This article, The Bassey formula by Tony Palmer, was published in the Observer’s review section on 19 April 1970
Shirley Bassey wants us to care about her. Every gesture, every inflection, every song pleaded for endless sympathy for her suffering. The audience at the Talk of the Town, where she is currently appearing for a season, seemed to understand their role in the game and responded with enthusiasm.
But it’s difficult to know what it is about Miss Bassey that commands either respect or affection. She appeared in a backless off-pink nightie out of which peeked a little bit of bottom. The way that little bit of bottom banged and thumped and gyrated away, anyone would think that the audience had never seen a bottom before. Her voice has adopted a new concept in loudness called full-thrust ahead, and it spoke words in a clipped melodramatic shriek that presumably was intended to give extra meaning even to the indefinite article. Her manner of singing has a deliberate and self-conscious hysteria. Words become symbols of agony. So the simple and innocent word “Joker” becomes “Jok…aarh,” concluded with a raspy punch.
She’s got Judy Garland’s act almost to perfection. The same wrestling with the mike lead, the same sip from the glass of water proffered by the ever-grateful audience, the same striding around as if on a cross-country trek. She’s got Lena Horne’s phrasing pretty accurately and Ella Fitzgerald’s swoops. After a slightly off-key note she gasps at herself (and the audience) with amazement that she’s still ticking. She shakes her head and flinches her shoulder-blades. And she’s got a lot of hand gestures. She parades around like a Roman empress, flicking her fingers for applause. “This is me,” she sings “and I don’t give a damn.”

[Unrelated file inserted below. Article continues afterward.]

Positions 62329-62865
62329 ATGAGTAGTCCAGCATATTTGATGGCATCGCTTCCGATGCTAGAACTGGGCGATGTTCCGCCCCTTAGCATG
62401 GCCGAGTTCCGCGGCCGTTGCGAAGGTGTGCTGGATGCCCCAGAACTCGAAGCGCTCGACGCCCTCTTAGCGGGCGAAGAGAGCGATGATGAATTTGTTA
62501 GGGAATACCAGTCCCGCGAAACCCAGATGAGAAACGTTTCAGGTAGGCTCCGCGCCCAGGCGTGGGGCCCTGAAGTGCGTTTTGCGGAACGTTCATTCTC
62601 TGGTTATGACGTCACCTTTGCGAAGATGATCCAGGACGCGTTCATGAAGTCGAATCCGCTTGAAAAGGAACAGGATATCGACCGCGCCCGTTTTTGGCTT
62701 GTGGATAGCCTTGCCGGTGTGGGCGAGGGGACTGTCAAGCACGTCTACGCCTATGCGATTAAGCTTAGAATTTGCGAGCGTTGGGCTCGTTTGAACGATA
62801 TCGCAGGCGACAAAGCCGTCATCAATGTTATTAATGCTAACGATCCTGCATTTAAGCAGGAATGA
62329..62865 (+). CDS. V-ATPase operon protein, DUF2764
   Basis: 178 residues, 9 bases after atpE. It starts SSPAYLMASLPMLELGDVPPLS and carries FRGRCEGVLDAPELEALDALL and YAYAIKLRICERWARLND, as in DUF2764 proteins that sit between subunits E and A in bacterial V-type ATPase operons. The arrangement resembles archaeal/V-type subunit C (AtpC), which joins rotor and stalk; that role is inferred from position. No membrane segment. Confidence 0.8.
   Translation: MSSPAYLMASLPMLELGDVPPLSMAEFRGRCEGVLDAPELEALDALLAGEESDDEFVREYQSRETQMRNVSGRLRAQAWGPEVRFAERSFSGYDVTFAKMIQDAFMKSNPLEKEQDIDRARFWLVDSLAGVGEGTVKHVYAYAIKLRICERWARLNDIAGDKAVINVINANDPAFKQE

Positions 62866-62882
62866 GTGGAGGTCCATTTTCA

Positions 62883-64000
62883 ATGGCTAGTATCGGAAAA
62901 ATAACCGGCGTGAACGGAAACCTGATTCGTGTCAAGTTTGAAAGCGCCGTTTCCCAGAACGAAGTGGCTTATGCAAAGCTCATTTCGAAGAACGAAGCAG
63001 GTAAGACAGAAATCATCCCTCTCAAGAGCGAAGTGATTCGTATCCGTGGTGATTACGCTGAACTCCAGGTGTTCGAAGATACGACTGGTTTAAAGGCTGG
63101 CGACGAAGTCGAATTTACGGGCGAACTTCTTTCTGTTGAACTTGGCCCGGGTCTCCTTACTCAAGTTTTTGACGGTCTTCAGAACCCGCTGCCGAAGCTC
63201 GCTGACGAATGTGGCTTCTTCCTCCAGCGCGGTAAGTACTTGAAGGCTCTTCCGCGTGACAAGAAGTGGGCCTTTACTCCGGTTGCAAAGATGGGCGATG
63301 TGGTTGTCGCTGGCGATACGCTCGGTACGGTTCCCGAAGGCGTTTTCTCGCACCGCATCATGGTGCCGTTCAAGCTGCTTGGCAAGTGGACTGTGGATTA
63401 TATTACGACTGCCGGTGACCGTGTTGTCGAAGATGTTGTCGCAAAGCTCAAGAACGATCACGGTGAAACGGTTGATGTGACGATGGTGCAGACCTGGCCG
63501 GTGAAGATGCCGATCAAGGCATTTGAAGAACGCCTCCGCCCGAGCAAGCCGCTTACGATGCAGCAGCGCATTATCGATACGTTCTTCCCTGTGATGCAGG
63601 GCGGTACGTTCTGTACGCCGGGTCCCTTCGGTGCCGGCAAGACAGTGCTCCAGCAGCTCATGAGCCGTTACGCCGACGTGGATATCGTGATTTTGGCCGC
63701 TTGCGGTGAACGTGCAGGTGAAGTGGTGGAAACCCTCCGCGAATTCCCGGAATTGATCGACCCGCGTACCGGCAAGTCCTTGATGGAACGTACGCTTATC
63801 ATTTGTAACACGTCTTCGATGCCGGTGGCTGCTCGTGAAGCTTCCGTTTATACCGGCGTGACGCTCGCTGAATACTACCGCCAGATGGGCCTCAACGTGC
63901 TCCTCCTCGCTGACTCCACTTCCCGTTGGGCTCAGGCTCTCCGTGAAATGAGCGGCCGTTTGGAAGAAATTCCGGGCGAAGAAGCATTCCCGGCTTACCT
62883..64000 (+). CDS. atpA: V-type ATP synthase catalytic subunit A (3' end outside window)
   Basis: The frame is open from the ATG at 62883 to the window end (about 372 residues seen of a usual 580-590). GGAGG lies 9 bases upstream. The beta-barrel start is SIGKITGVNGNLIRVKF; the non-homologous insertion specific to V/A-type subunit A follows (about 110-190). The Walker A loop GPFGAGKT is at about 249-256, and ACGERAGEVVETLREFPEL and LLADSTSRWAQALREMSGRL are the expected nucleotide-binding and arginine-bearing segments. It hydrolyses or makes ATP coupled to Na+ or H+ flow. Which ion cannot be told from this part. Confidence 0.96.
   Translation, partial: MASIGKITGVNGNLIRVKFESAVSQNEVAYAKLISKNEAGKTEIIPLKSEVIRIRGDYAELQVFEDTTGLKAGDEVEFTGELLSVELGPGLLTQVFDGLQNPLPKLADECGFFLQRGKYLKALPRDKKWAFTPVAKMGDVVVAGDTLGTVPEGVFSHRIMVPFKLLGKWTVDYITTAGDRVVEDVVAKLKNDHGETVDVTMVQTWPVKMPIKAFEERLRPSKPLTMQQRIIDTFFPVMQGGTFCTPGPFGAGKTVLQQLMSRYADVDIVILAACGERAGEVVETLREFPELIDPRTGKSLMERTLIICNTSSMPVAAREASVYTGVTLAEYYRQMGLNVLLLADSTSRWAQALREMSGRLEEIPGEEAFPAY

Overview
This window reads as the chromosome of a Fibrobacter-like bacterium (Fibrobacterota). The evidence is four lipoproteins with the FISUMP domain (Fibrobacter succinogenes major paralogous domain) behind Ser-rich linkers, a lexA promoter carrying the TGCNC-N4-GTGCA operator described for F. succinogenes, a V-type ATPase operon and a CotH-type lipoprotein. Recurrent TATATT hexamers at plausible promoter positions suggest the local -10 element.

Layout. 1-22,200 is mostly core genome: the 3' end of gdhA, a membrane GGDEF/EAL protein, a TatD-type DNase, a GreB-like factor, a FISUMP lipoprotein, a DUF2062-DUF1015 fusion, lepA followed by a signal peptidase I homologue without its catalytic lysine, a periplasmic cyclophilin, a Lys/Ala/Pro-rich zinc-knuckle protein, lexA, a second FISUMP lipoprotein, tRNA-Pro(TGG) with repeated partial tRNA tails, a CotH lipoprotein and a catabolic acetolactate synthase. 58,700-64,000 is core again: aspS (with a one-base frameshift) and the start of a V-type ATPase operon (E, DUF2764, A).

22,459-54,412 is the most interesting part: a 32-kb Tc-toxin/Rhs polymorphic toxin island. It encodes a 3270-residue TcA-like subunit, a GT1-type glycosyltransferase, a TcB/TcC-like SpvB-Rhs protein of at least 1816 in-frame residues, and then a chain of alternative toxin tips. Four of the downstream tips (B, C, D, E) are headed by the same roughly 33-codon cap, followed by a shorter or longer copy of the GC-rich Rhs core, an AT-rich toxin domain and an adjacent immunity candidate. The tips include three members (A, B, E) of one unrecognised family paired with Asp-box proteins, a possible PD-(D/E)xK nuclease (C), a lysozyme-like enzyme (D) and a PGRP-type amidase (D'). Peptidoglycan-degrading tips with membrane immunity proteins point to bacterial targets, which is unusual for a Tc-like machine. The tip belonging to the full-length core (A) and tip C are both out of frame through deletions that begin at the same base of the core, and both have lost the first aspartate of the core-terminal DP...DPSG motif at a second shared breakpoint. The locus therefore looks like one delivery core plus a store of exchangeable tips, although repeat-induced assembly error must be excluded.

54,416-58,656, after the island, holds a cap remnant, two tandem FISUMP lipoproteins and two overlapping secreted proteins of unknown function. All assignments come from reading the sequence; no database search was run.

Her art is a package sold in the name of entertainment. Like much of show biz, her material is instantly forgettable, calculated to offend no one, stimulate no one, and make no one think why it is they are being shouted at. She has absolutely no stillness either in her voice or in her person.
Why, then, do audiences applaud Miss Bassey so feverishly? One clue came last Tuesday night. While she was lurching through her most famous song, Hey, Big Spender, she suddenly picked on a balding little man in the front row beaming admiringly at her through his pebble glasses. “Like to spend a little time with me?” she gloated. The audience roared their approval.
“I’m a big girl now,” she whispered with arrogant confidence. She then put on a pair of those comedy spectacles which instead of lenses have large painted eyes that wink at you. Grotesque though they were, the glasses seemed to fit the image perfectly. She became like one of those fat ladies at the circus or the dwarf with three arms. She was inviting the audience not to laugh with her, but to laugh at her – to laugh at her deformity.
In her, they could recognise their own coarseness and by applauding her, they could excuse this same coarseness in themselves. Her vulgarity purged them of theirs, since she could demonstrate by her act that it didn’t really matter.